Study Material | Test Series
Drishti IAS
call1800-121-6260 / 011-47532596
Drishti The Vision Foundation
(A unit of VDK Eduventures Pvt. Ltd.)
Q. Impact of increasing particulate matter in air: In the backdrop of recent report by WHO, discuss the impact of increasing particulate matter in air.
Oct 03, 2016 Related to : GS Paper-3

Ans :

Introduction-

According to data released by World Health Organisation, about 6 lakhs deaths being caused annually in India by fine particulate matter pollution in the air. Though WHO estimate is only modelled estimate, but it highlighted the cause which alarming to Indian public health system.

Highlights of WHO report-

  • About 6 lakhs deaths in India could be attributed to particulate matter 2.5 micrometres or less in size.
  • Comprehensive measurement of PM2.5 is not yet being done and the linkages between pollution, disease and deaths need further study.
  • In India, residents in many urban areas are forced to breathe unhealthy levels of particulates, and the smallest of these PM10 and less can penetrate and get lodged deep in the lungs.
  • Data on fine particulates in India show that in several locations the pollutants come from burning of biomass, such as coal, fuel wood, farm litter and cow dung cakes.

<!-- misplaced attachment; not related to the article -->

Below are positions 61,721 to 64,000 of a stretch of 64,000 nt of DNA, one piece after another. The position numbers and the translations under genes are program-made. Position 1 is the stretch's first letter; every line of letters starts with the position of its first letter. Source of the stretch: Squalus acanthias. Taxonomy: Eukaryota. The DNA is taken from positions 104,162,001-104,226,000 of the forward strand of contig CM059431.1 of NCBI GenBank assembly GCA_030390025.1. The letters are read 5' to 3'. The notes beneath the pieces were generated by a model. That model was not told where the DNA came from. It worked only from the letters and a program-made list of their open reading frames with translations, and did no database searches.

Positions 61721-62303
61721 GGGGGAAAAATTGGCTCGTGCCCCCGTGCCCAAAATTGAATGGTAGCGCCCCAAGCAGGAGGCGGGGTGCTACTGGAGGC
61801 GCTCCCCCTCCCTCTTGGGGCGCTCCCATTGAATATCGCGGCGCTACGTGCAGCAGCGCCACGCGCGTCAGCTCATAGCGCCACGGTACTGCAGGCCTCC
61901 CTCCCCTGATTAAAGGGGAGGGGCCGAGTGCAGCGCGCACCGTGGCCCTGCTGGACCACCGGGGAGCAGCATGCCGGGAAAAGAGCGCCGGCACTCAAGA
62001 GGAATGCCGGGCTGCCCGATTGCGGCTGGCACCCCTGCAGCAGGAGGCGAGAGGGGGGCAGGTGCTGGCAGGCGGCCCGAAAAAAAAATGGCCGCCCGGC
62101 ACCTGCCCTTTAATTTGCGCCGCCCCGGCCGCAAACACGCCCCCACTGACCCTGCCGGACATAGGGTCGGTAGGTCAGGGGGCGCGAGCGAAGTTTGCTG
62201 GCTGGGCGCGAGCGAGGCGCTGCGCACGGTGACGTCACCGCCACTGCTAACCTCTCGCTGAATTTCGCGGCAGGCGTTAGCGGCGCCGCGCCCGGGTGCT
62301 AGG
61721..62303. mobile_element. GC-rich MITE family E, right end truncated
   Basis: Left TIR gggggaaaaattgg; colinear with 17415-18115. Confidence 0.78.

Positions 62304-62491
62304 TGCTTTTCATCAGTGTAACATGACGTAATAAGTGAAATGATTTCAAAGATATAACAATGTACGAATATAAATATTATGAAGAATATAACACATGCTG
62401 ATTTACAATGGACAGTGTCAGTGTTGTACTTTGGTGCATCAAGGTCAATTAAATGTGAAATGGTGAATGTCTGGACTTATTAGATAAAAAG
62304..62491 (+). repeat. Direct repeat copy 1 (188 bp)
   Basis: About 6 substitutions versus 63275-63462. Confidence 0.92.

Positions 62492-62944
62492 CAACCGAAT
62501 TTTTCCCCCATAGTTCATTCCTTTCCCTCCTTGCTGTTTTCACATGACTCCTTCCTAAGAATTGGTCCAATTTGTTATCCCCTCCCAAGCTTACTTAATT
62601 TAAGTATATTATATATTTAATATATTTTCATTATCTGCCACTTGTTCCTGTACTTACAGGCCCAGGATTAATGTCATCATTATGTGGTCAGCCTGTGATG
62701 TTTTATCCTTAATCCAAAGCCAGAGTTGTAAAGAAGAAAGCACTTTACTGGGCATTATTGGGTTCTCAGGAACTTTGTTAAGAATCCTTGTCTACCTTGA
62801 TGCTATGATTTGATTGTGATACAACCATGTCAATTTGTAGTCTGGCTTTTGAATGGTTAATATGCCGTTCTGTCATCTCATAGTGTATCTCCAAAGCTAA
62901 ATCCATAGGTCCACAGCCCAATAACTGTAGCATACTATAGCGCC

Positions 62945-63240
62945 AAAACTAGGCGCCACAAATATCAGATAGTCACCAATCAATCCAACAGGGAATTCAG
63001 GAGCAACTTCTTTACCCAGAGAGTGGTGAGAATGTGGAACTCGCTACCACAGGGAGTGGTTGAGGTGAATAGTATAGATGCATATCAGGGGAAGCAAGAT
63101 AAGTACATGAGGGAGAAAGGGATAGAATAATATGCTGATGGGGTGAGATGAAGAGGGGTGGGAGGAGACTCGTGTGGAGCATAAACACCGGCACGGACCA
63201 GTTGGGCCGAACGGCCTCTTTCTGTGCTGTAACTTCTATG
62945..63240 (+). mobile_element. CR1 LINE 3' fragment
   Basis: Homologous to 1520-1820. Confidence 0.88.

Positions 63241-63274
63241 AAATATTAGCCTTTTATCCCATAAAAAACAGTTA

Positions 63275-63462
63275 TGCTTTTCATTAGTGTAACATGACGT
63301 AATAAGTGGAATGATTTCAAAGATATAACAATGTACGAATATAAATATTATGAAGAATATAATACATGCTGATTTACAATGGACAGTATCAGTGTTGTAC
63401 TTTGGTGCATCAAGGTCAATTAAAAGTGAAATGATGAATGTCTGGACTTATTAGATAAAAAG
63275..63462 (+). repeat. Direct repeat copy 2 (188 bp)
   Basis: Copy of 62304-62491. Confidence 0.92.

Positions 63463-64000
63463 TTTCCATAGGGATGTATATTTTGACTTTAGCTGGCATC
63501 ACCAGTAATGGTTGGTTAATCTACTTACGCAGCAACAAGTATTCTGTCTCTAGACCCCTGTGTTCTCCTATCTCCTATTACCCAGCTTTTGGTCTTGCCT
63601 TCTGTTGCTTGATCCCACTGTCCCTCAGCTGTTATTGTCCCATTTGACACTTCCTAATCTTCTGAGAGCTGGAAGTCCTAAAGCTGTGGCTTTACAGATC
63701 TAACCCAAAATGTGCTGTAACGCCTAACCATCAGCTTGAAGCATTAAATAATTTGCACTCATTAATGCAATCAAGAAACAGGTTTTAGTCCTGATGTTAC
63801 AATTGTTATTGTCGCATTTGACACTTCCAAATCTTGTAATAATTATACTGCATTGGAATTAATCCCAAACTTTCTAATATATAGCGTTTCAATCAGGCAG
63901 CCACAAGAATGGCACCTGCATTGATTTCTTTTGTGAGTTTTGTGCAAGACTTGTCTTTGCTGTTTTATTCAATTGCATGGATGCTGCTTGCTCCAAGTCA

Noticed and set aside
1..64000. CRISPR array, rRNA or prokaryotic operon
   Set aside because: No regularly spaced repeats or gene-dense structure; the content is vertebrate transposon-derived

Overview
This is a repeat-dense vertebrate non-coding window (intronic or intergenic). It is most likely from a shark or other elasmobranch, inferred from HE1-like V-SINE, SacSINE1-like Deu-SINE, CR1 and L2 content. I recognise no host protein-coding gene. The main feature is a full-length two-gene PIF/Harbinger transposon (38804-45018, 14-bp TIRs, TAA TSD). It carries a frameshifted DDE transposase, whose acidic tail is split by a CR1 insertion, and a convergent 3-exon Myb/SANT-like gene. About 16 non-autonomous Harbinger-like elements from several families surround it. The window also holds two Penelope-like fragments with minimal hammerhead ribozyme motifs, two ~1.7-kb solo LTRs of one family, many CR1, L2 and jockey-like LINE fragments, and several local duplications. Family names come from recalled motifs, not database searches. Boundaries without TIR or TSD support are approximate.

Reasons-

  • In India air pollution, particularly in urban centres has reached alarmingly high level. Virtual discarding of the Construction and Demolition Waste Management Rules, notified to sustainably manage debris that is dumped in the cities, creating severe particulate pollution.
  • Ever increasing construction activities, urban mismanagement and not following pollution control methods are important reasons. In highly built-up areas, construction debris, road dust and vehicular exhaust add to the problem.
  • Comprehensive measurement of these particulates is currently absent in many cities, and in its absence its impact also overlooked till now.

Suggestions-

  • The Environment Ministry has highlighted the role that debris can play as a resource. Municipal and government contracts must utilise up to 20% materials made from construction and demolition waste, and local authorities must place containers to hold debris.
  • India must provide cleaner fuels and scientifically designed cook stoves to those who have no option but to burn biomass on priority basis.
  • Greening the cities could be made a mission, involving civil society, with a focus on landscaping open spaces and paving all public areas to reduce dust.

Conclusion-

India being developing country, it cannot afford the impact of particulate matter and should act to curb these dust particulates without any delay. WHO report on particulate matter is cause to worry. The recent WHO report on the terrible toll taken by particulates, should lead to intensified action.


Helpline Number : 87501 87501
To Subscribe Newsletter and Get Updates.